Auxiliadora 1981 CB750 Build

BIKE MIKE

Active Member
PRIMEWORKS said:
Thanks a bunch guys!!

Wow that would be awesome ! Thanks!
So it looks like just about 8in from the top to the heel

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PRIMEWORKS

New Member
So I ended up cutting my kickstand from the bottom of the hook where the spring attaches and just above the foot of the kickstand (roughly between 1 - 2 inches cut off) and it works perfectly. Just need to ensure I get a good weld done and I'm golden.

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PRIMEWORKS

New Member
Alright so this isn't an update but more me needing input from people and just some help brainstorming.

My problem with the stock carbs and them pissing out fuel.

My main goal with this bike was for it to be reliable and with the carbs pissing out fuel it's neither reliable or safe. I mentioned this before and how I thought that the floats might be sticking but got comments saying to clean needles but the thing is, is that I rebuilt these carbs and they have all new hardware in them which leads me to believe it's something else. Something to note is that these carbs come with a vacuum valve as shown below

rAbg9FK.jpg


I've read around and have found that many ppl say this vacuum valve causes a ton of problems so I just went about bypassing the vacuum valve and doing this (petcock attached to top of tube allowing direct fuel to the carbs)

GVSZLZ7.jpg


My thoughts are that there is to much fuel going into the carbs over flowing the bowls and therefore causing them to piss out fuel. If this is the case then I'm not sure if there is a way of regulating the flow of fuel or if I should just deal with the headache of reinstalling the vacuum valve and troubleshoot it. My other thought was what if I just got different carbs? If I keep the stock carbs it's obviously going to be way cheaper (which is great for me because I'm a university student) but the headaches that come with dealing with these carbs might kill me and I'd have to run a stock air box because these carbs run like shit with pods and I'm not willing to deal with re jetting just for pods. However If I got a different set of carbs maybe I wouldnt have this fuel pissing out problem and I could run pods which would make the bike look a lot better. However It would obviously cost more.

What are your thoughts?
 

CarbsAndCylinders

Careful With That Axe Eugene
You could check to make sure the floats float. If they do then recheck the float heights. Is it only one carb or all that leak fuel?
 

PRIMEWORKS

New Member
CrabsAndCylinders said:
You could check to make sure the floats float. If they do then recheck the float heights. Is it only one carb or all that leak fuel?

2 out of the 4 carbs were leaking fuel heavily. I'll likely clean them again and attempt to troubleshoot if I have to honestly. Right now I need to focus on wiring and that alone is a whole other beast to tackle.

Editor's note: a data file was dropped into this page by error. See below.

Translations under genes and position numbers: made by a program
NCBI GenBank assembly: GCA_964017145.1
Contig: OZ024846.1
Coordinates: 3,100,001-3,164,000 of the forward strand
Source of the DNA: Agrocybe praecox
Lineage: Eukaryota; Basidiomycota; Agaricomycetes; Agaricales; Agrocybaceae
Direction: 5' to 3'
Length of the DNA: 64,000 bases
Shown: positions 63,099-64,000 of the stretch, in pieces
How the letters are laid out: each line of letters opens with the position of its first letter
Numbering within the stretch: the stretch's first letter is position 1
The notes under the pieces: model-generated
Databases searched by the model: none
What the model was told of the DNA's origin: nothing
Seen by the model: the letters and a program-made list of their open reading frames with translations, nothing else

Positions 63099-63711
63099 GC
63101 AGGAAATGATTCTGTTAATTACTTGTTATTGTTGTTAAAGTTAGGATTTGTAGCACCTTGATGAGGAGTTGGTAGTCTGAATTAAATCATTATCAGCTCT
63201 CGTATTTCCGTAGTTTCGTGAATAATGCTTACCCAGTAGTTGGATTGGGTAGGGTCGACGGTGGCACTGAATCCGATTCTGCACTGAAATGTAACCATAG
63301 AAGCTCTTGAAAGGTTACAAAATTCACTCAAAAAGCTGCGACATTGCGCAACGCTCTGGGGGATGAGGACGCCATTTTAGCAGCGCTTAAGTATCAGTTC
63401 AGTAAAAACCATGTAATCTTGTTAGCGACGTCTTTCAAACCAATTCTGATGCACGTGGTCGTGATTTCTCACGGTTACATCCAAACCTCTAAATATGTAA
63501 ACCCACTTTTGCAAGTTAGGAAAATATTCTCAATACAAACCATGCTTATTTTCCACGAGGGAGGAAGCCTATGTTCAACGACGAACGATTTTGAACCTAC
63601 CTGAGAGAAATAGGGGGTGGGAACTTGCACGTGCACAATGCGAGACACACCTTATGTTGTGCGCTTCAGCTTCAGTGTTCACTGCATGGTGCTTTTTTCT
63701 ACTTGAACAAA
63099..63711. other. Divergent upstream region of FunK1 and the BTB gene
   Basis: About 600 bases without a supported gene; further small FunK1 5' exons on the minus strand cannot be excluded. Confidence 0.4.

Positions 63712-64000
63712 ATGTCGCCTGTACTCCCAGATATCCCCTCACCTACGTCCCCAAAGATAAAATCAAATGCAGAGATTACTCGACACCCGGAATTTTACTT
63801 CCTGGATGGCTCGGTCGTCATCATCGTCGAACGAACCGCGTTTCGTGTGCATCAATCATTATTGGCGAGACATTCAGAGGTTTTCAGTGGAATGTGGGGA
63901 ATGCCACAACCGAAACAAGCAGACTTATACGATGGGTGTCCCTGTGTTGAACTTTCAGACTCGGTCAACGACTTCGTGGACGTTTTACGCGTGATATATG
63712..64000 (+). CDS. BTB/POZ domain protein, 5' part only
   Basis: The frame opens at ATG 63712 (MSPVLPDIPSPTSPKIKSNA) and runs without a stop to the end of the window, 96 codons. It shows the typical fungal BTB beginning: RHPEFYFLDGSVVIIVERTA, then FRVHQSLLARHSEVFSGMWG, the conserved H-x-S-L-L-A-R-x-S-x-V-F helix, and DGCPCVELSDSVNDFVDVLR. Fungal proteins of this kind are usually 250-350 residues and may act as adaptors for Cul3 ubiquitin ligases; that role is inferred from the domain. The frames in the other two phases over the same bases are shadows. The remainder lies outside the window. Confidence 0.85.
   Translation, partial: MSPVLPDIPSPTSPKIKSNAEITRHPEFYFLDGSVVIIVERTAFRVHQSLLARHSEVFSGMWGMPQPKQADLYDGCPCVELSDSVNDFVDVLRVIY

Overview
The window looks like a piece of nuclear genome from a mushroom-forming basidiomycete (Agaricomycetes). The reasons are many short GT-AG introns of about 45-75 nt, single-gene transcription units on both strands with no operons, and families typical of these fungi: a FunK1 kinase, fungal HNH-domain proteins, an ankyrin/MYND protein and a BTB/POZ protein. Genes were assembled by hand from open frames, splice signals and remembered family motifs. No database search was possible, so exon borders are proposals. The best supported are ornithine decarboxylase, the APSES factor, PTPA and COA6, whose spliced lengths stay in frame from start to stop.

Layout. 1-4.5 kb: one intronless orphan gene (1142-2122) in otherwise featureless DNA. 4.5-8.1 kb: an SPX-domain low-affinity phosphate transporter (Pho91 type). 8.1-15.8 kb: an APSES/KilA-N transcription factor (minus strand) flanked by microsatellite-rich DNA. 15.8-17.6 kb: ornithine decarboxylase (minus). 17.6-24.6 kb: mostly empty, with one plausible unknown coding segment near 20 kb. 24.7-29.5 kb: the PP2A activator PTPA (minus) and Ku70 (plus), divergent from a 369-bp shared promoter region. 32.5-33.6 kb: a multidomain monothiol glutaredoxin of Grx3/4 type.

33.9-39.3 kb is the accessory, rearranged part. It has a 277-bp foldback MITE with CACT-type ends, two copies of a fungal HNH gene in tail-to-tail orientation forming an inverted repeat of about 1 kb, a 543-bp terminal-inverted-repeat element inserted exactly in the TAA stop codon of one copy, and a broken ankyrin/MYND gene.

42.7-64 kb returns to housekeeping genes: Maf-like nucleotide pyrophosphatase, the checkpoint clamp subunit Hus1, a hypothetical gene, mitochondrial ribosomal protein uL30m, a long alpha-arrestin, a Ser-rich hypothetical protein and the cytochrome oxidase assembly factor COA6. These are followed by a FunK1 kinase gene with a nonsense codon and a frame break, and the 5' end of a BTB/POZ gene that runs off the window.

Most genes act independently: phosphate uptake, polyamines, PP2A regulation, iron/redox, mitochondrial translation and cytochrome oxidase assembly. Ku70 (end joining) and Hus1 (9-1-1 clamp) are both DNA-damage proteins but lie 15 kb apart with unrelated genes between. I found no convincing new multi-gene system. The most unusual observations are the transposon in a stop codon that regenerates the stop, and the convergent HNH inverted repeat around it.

CarbsAndCylinders

Careful With That Axe Eugene
Dumb question but are they leaking from the overflow or could it be very bad gaskets, cracked bowls or if they have drains, from leaking drains?
 

jpmobius

where does this go?
DTT BOTM WINNER
So, do you have a stock airbox? If so then your simplest plan will be to keep it. If not, getting it to run well with pods may not be too dreadful (some bikes are evidently). Replacing the carbs altogether will be dreadfully expensive unless you get used, and whether stock replacements or from an alternative bike, you either are where you are now (you already have stock used carbs) or will likely see plenty of jetting work to get it to run properly - of course you could get very lucky - but it's not usually how it goes. The vacuum valve itself is not a bad thing. If it works, it's fine. If it has issues (this is not your carb leaking problem) then fix it. Just because others say it has problems does not mean it is terminal. Of course you can simply eliminate it as long as the petcock works properly manually so you can turn off the fuel when you are parked. If you bought aftermarket rebuild kits it is very possible that this is an issue. If you kept your old parts put them back in. The assembled height of the needle/seat assembly is CRITICAL, and aftermarket assemblies often are not correct. You can "fix" that problem by adjusting the tang that sets the float height, but you trade one problem with another, which is screwing up the kinematics of the float mechanism by having the tang not meet the needle's tensioning pin at 90o when the fuel level is correct. While you're thinking about this, make sure you have the correct washers under the seats as this will hugely affect the resulting assembled height of the parts. Another reason to have the OEM factory gasket, seat and needle. For the record, these parts almost NEVER need to be replaced unless mechanically damaged by corrosion or stupidity. I've seen some wear on 2-stroke race motors, but otherwise consider them to be lifetime reliable only needing cleaning and polishing to be good as new. As previously mentioned, it would be good to know EXACTLY where the leaks are. I reckon everyone is presuming it is from the bowl overflows. Assuming that to be the case, you should take off the bowls and fill them up with gas on the bench almost to the top of the overflow tube. If no leaks, you can go back to troubleshooting the floats, mechanism and need/seat assembly.